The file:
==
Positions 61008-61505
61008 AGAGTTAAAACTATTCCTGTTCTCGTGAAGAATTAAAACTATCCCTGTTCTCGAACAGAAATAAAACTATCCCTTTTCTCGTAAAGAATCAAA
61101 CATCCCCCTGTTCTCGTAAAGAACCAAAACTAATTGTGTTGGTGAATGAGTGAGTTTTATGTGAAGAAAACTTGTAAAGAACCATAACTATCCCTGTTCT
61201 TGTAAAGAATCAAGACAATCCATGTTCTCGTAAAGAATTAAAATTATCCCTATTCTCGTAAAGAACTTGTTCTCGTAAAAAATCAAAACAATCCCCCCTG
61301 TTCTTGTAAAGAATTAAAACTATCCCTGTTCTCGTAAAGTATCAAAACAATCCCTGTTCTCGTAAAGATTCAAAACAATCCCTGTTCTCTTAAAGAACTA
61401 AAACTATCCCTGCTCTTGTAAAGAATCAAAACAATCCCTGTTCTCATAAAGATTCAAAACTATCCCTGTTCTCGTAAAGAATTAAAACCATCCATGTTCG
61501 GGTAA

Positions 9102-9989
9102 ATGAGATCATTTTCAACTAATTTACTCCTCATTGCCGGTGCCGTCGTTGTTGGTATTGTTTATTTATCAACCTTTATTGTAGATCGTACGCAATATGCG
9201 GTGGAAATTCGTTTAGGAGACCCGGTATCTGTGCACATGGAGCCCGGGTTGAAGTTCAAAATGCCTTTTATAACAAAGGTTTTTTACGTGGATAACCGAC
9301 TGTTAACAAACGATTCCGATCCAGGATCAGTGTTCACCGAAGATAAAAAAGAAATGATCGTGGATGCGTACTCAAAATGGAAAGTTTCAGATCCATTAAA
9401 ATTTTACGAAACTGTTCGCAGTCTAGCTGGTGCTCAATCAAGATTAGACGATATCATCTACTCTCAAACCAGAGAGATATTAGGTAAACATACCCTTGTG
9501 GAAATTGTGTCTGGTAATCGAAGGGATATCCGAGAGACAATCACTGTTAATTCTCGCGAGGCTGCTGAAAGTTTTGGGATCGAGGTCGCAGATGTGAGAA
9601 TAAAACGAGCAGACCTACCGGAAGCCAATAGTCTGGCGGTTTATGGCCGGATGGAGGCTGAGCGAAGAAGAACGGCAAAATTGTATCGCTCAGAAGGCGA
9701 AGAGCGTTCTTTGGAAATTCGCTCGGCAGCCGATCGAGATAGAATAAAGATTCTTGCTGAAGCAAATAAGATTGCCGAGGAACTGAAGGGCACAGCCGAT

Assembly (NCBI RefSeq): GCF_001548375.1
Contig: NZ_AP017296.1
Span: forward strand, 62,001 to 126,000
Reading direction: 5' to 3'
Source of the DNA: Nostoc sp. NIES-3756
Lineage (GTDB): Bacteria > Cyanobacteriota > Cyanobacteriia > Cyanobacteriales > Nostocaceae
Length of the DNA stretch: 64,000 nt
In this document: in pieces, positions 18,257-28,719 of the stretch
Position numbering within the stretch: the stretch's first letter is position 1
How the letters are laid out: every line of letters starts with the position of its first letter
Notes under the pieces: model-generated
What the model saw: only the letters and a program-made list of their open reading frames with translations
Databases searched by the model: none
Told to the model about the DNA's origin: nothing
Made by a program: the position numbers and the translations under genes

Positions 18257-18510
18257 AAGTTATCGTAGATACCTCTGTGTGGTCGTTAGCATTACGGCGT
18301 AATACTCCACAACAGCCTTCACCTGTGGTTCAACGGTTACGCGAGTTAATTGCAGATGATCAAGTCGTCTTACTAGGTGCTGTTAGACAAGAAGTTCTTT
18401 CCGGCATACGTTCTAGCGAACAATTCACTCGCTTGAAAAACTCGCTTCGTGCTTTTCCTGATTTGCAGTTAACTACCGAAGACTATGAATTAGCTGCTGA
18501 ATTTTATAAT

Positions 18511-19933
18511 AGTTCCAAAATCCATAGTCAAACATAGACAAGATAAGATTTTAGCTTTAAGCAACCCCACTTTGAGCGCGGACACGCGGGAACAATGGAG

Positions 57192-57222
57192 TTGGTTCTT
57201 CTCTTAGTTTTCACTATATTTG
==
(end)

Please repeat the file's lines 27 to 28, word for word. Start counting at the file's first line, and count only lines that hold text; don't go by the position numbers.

What the model saw: only the letters and a program-made list of their open reading frames with translations
Databases searched by the model: none